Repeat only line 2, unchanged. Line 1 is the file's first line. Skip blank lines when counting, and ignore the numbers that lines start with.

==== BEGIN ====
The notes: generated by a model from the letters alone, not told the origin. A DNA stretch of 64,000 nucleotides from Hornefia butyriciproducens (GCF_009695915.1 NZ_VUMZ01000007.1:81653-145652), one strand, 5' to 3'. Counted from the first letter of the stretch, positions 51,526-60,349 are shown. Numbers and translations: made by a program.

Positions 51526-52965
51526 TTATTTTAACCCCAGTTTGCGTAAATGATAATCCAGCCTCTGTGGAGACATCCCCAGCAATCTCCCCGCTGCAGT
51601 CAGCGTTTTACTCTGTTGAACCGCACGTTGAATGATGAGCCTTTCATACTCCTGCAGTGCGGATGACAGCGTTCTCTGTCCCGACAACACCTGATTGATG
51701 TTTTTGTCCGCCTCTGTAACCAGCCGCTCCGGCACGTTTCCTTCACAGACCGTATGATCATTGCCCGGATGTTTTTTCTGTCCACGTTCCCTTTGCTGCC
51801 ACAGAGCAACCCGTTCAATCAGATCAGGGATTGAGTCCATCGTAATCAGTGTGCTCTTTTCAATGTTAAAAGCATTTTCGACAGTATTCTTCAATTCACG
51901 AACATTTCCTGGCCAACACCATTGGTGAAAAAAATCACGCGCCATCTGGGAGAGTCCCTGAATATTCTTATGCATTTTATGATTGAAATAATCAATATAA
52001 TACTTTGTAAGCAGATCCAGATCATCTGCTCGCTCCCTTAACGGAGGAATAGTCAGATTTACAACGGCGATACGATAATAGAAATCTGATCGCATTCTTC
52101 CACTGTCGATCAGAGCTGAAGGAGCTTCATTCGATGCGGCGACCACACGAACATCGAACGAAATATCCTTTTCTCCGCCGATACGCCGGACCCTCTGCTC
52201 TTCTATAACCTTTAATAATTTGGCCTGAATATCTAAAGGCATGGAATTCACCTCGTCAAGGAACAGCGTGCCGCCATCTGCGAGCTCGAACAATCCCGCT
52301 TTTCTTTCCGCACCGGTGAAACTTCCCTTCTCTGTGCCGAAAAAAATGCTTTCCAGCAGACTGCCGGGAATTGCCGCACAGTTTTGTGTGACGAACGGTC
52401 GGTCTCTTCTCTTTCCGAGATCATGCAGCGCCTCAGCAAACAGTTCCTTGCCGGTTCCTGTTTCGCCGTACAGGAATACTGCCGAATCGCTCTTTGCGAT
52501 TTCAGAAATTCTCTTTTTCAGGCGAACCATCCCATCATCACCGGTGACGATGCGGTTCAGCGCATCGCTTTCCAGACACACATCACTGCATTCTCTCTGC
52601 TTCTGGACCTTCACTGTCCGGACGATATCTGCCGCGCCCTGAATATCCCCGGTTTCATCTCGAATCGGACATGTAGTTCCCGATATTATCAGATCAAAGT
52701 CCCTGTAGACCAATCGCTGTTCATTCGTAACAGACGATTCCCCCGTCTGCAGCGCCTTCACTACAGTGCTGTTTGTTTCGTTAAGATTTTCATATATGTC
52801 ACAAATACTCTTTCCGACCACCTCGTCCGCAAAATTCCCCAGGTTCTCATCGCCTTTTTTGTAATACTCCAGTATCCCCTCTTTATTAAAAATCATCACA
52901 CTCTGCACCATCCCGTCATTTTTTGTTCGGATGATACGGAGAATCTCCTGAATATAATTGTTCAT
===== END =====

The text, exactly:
Positions 51526-52965